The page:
Upside / Born Of Frustration / Waltzing Along / Oh My Heart / Boom Boom / Ring The Bells / Hey Ma / Bubbles / Come Home / Of Monsters And Heroes And Men / I Wanna Go Home / Out To Get You / Waterfall, She’s A Star / Sound / Tomorrow / Say Something / Whiteboy / Sometimes
“Hello Manchester” says Saul as he strides on stage at the start of the show. There’s a massive roar of approval from sections of the 3,500 capacity crowd, which indicates the M55 has been pretty busy all evening. But it’s not just a Manchester away gig, there’s people here from all over the North West and further afield. There’s a buzz and anticipation about the gig in the minutes post My Federation that’s stronger than anything on the tour so far (it is the biggest gig and there’s not really any seating which helps explain it).
Upside is pulled forward from the encore to open the set and works well there. It’s the most familiar of the new songs given it’s appearances last year and it’s upbeat enough for those intending to dance (or mosh) to whatever gets played. There’s no stopping and waiting for silence before the last chorus tonight. At the end Tim notes the crowd age range seems to be from 12 to 70, quite an astonishing fact, but one that makes for an interesting mix of young children watching their first gig, their protective parents and grandparents and beered up fans wanting to mosh away like it’s 1990 all over again. Hilariously, I get told off for singing along to Upside (although I don’t sing ever, just mime, as I wouldn’t inflict my singing on anyone) yet the guy then continues to provide the most tuneless off-key wrong-lyriced Born Of Frustration I’ve ever heard. So I move. Frustration is huge, Andy’s trumpet fills the hall and rows and rows of people holler back at Tim. Waltzing Along meets a similarly delirious response.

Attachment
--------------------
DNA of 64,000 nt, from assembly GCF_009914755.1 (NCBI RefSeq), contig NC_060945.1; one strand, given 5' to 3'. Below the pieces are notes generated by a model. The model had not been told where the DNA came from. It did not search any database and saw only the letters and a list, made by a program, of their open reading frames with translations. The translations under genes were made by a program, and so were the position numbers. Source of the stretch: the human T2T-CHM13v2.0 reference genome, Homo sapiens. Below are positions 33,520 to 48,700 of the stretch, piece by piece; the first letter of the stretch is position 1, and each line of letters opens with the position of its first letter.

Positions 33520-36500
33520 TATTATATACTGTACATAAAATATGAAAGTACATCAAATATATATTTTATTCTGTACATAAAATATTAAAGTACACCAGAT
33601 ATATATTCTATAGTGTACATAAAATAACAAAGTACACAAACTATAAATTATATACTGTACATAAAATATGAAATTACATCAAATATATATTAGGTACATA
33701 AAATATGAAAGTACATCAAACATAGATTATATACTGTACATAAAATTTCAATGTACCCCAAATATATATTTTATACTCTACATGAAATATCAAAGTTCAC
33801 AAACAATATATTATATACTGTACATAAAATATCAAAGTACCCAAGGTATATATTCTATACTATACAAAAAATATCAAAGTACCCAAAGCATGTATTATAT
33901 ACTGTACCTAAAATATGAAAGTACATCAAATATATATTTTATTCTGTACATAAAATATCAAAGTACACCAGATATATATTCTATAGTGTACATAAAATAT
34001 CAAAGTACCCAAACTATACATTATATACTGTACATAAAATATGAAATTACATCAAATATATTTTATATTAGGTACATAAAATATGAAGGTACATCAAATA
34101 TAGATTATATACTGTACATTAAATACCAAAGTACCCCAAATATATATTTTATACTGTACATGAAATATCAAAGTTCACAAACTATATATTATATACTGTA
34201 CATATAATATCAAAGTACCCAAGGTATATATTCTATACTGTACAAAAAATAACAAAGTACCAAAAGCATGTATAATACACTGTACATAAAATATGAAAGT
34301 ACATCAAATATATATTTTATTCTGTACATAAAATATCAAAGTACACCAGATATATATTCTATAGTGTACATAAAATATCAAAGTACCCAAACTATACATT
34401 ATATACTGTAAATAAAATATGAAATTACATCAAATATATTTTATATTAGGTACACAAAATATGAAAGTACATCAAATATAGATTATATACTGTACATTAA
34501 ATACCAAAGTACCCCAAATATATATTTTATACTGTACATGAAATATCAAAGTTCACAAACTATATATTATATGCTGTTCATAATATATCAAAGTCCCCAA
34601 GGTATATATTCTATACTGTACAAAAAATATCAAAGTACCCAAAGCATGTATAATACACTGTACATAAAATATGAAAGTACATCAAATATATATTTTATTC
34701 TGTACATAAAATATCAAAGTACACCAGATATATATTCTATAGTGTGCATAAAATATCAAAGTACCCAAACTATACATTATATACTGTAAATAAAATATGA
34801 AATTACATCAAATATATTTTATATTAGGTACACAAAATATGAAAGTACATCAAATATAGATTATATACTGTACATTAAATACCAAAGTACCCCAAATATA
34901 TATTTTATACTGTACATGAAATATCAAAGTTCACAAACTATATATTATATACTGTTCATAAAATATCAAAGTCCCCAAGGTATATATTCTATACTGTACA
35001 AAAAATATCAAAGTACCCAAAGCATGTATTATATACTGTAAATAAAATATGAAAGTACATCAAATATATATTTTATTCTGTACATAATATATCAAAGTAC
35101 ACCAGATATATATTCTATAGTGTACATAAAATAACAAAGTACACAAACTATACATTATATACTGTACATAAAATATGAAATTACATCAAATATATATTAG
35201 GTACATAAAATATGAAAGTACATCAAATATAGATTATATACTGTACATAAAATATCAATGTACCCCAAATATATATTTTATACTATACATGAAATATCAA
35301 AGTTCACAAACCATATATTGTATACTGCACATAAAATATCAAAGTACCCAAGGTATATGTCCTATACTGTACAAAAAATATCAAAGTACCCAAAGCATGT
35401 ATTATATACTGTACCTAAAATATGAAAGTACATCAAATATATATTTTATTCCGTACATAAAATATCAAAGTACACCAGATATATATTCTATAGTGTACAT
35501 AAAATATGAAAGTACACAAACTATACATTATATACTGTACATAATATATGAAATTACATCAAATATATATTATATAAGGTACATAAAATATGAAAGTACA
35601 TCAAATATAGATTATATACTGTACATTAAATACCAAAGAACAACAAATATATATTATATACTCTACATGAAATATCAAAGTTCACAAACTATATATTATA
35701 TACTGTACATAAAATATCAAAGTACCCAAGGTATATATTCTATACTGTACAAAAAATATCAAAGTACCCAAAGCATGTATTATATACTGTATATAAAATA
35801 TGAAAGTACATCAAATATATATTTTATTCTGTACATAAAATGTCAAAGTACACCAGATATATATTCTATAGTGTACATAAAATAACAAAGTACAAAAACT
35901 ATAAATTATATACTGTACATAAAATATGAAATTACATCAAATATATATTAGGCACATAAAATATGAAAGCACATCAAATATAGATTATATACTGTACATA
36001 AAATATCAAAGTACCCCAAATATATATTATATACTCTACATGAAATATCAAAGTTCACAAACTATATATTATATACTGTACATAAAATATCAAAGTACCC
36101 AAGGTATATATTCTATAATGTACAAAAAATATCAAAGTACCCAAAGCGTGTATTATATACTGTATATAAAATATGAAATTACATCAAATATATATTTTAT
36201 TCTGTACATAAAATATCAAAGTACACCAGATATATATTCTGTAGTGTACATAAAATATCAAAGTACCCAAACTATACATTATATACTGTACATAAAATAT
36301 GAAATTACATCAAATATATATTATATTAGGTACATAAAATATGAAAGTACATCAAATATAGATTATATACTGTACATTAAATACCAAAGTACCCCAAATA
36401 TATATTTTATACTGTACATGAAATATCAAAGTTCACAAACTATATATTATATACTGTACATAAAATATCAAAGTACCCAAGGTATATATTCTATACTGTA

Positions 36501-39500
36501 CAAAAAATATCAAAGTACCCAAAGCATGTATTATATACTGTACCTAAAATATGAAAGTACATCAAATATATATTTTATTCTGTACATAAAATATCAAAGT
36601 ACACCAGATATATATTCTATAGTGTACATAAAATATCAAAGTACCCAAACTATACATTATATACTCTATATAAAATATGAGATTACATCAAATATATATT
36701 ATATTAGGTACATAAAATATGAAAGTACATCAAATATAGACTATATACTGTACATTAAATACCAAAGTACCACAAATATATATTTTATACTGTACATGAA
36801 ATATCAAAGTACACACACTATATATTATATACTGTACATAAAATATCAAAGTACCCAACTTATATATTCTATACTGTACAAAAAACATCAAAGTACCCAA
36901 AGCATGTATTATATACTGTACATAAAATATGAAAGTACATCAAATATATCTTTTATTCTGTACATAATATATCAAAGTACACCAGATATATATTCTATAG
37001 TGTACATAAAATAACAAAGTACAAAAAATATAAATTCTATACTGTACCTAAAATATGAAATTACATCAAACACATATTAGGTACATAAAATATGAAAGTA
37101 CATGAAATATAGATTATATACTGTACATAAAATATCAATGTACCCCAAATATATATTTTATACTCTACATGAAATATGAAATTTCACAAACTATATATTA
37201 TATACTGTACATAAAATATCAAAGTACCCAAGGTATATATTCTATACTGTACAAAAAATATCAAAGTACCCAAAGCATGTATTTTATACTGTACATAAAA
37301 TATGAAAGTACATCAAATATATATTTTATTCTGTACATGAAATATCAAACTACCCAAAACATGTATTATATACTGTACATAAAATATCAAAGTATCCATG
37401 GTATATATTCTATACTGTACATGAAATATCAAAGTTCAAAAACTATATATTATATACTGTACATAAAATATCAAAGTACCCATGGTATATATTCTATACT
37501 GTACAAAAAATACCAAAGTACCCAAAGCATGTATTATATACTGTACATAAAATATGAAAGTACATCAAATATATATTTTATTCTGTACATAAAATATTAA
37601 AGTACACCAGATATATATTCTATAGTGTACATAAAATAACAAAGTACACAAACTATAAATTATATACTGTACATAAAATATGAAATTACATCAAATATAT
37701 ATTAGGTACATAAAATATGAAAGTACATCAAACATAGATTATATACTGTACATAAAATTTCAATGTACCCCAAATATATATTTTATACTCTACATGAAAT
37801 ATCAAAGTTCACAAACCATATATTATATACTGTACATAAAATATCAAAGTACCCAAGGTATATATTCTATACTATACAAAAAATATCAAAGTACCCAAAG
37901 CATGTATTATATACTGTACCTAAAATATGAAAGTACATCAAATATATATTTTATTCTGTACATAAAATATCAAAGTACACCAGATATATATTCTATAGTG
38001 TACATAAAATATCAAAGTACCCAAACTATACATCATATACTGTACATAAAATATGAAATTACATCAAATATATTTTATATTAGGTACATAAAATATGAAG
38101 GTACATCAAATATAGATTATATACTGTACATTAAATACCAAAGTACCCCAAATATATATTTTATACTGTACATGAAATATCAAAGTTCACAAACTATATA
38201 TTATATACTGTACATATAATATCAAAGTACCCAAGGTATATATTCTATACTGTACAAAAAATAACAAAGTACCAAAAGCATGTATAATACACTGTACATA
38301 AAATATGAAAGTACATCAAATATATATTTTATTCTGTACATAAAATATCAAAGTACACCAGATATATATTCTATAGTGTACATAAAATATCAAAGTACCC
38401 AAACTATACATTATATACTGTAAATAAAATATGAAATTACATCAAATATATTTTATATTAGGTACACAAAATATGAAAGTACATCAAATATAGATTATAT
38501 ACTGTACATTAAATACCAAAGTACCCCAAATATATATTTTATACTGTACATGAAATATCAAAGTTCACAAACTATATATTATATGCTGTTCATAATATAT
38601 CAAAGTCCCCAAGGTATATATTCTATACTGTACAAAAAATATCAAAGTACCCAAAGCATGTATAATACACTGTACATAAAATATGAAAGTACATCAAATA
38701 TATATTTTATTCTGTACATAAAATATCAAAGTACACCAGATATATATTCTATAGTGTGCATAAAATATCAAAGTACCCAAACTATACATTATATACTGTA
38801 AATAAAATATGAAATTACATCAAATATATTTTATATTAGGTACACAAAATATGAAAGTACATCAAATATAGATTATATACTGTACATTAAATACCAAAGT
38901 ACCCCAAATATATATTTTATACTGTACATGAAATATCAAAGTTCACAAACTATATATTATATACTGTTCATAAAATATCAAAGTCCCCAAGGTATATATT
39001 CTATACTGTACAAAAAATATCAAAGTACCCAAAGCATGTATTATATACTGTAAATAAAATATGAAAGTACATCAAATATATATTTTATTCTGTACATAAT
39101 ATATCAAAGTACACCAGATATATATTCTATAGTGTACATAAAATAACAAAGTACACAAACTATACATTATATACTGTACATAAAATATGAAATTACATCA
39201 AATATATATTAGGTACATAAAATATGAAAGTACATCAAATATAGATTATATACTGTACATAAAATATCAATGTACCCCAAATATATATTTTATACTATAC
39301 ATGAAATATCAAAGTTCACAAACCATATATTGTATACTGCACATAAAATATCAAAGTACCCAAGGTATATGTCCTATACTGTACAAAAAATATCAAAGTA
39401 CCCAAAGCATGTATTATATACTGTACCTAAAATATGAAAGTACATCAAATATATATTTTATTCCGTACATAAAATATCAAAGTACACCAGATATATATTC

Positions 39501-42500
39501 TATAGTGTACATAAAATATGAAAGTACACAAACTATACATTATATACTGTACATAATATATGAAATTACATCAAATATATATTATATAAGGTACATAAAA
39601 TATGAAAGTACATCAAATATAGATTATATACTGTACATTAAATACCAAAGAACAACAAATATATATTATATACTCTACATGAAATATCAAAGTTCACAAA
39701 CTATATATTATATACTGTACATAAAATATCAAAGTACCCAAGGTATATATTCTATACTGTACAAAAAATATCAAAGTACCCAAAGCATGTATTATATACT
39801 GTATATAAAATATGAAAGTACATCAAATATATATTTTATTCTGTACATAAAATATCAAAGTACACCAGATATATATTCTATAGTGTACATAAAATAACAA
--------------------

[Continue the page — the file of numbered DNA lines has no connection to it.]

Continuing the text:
Back to the new songs Oh My Heart and Boom Boom see pockets of the crowd continue to jump up and down, singing along, whilst other groups look disinterestedly on. The performance is fierce, as if the band are determined to make people stand up, shut up and listen. Ring The Bells, obviously, has the crowd back to the seething mass. Someone next to me gets punched rather randomly and it looks like it’s going to kick off before one of the groups moves away. It’s distracting from what’s happening on stage, which is fast, frenetic and sounds stunning, backed with an array of flashing, strobing lights which build with the song.
Hey Ma becomes a singalong. Of course it’s bizarre hearing the chorus being sung back with such gusto, but there’s a passion in it that’s undeniable. The song itself gets stronger each night, the build to the last chorus seems to get longer, more exciting and adding to the simple message of that chorus. Wonderful stuff.